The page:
Neil: Yes, I care about functional languages also. (See my autonomous method post, and watch this space for more.) Yes, I've seen the Clements/Felleisen paper; it's very informative. It seems easier to me to limit hard tail calls to cases which do not violate access control, rather than inventing a Java-specific thread-local state machine for access tracking.

Peter: Thanks! I don't see how a restriction to 'this' buys anything special. The extra return instruction makes it a little easier to upgrade tool chains. It also gives JVM implementors more options for implementing tailcall. Lazy stack contraction might be preferable when running under a debugger. The 'tailcall' instruction would then mean 'this frame is GC-able'.

Posted by John Rose on July 13, 2007 at 06:59 AM PDT #

John: if you only allow tail calls when this is the receiver, I do not think you need a black-list of classes that cannot receive a tail call.

Regarding the return instruction, I guess I'm not convinced that the envisioned benefits to implementations are really that valuable. I'm thinking about how will this look a few revisions from now? Will it just look like yet another complication that wasn't really worth it?

Posted by Peter Ahé on July 13, 2007 at 10:17 AM PDT #

Anything to help Scala compete with OCaml and F# gets my vote!

Posted by Jon Harrop on July 15, 2007 at 08:06 PM PDT #

Eugene's code could easily be rewriten to
int f(int i) {
  if (i == 1) return 1;
  return i + f(i - 1);
}
In that case it would be a tail call, and the compiler should be able to rewrite Eugene's code to mine.

Posted by Roel Spilker on July 25, 2007 at 10:21 AM PDT #

Great news. Now, please make this feature as nice as possible to Java programmers, not only to other languages (like functional / dynamic ones) compilable to the JVM. For one thing, since there are so many rules to make tailcall valid, less experienced programmers could easily write recursive code that they think will tail-call, but won't, resulting in a StackOverflow exception (which will probably only happen in production, as Murhpy's law goes). My suggestion is having any kind of syntax feature -- perhaps a statement-scoped annotation -- to let the programmer require that some specific call is a tail-call; javac would flag an error otherwise. Or perhaps, javac could just have a non-default warning that complains about every recursive call that's not a tail call. Such a warning, e.g. "Recursive call is not tail-callable because of xxx and may result in StackOverflow", would likely produce "false positives" for legacy code, but not so much because recursion is not a widely used feature in Java today... but at least in post-Java7 code I'd expect programmers to educate themselves about tail calls and good recursive coding, and write recursive methods only/mostly with tail calls.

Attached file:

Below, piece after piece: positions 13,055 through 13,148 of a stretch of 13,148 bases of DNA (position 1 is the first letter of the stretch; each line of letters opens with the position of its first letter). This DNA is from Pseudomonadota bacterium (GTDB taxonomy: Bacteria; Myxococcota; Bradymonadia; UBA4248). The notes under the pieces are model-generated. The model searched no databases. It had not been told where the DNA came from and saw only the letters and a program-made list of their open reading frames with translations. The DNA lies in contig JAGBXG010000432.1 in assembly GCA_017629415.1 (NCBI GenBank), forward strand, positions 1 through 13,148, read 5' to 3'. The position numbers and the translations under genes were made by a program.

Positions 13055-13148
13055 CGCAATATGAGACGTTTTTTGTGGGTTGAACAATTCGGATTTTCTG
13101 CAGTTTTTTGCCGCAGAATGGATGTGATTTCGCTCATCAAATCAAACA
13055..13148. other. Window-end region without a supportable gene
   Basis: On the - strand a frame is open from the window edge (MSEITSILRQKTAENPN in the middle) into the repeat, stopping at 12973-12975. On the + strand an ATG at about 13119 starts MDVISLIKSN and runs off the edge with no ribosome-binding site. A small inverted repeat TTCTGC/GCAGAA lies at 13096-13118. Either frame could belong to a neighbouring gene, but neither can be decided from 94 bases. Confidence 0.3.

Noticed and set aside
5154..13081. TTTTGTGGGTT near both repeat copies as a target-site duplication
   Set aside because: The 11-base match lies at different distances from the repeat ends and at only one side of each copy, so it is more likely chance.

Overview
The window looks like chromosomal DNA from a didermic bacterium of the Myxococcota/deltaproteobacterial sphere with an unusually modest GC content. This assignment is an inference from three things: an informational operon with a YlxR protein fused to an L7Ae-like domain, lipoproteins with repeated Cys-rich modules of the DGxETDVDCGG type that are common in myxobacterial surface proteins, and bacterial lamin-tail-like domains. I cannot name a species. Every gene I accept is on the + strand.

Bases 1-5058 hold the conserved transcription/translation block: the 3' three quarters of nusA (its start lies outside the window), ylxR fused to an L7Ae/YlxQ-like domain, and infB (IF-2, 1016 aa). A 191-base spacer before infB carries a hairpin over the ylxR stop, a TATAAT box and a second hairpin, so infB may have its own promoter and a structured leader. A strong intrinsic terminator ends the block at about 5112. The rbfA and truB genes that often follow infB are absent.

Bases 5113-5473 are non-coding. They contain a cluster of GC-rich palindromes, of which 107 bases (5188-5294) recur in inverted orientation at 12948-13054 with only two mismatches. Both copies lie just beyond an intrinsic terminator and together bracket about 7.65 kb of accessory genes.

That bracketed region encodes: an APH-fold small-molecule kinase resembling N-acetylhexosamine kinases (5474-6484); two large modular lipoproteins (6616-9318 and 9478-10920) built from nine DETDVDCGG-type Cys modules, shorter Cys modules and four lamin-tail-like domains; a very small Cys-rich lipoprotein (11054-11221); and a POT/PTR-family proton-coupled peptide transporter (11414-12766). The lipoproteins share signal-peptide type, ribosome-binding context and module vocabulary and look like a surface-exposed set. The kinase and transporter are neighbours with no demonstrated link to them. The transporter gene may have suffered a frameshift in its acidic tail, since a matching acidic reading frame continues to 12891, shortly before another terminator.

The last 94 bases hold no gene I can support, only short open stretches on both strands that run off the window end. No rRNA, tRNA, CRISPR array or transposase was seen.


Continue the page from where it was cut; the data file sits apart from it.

Posted by Osvaldo Pinali doederlein on July 30, 2007 at 01:38 AM PDT #